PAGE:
These quality entries to the Statement of Purpose Contest resemble many real ones that I have read. If these look anything like a real SOP that anyone is contemplating submitting with an application, I urge you to reconsider.
Thanks to all who submitted SOPs. I enjoyed reading them all.
We must know. We shall know.--- a mathematician, David Hilbert's epitaph
I know I want to know. I seek to know how we know what we know. I'll always be training myself in the hope that I can raise questions to which the answers can raise more questions than answers. For this cause, I choose to apply to your X program where my three favorites can be explored if accepted: relations between germline immortality and somatic aging, everything about the chromatin and the X animal system.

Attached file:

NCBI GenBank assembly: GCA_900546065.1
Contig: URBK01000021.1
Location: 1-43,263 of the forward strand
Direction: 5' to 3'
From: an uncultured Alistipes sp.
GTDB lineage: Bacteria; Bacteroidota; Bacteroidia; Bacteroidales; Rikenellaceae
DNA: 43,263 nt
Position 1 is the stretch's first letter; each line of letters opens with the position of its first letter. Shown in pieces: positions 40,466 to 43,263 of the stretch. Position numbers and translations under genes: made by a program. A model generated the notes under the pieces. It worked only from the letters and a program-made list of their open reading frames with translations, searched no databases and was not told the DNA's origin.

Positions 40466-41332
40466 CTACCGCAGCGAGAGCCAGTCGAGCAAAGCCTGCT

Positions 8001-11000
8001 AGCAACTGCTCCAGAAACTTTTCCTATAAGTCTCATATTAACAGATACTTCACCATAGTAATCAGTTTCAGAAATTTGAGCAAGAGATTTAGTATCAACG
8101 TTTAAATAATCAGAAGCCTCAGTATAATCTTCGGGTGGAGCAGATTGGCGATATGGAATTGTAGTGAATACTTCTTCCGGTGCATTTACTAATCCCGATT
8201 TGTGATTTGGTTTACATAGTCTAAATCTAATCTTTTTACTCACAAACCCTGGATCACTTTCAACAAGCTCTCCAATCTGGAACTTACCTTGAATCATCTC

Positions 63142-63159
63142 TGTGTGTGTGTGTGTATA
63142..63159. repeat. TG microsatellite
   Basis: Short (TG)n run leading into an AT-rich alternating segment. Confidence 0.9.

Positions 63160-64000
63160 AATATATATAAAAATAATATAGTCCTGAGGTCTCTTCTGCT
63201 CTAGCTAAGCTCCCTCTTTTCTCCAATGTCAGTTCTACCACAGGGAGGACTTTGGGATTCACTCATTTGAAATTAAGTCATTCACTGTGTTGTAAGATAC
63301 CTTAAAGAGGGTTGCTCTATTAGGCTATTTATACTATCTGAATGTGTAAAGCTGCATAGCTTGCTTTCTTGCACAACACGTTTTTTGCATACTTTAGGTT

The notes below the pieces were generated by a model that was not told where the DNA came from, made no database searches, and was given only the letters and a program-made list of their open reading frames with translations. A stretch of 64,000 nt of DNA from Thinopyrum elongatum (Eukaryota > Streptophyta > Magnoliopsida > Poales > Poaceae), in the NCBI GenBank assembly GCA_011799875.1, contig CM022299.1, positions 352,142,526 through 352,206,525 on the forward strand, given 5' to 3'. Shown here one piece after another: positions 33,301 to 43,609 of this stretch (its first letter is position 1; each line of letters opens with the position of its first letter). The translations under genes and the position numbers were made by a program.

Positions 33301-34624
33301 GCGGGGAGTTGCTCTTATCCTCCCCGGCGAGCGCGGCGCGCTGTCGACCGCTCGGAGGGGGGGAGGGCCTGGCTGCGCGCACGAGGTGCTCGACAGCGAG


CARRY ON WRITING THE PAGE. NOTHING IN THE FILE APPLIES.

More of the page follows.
Math? Chemistry? Biology?
A childhood saturated with love, 6 years committed to playing the piano followed by violent adolescent years, upon retrospection of these, I became aware of the freedom and responsibility of choice early. I chose to spend most of the high school time teaching myself advanced math, chemistry and biology together at university level. This fun and challenging experience benefits me by making it second nature to relate things and by lightening the memorization later in college years, which enables my focusing on great experiments that lead to textbook knowledge: by the end of the freshman year, I spent hours reading prestigious periodicals with the question "what's next" in mind. However most importantly, having realized my comfort zones in math and chemistry, I found that my curiosity goes straight into biological questions.
Careful. Professional. Independent.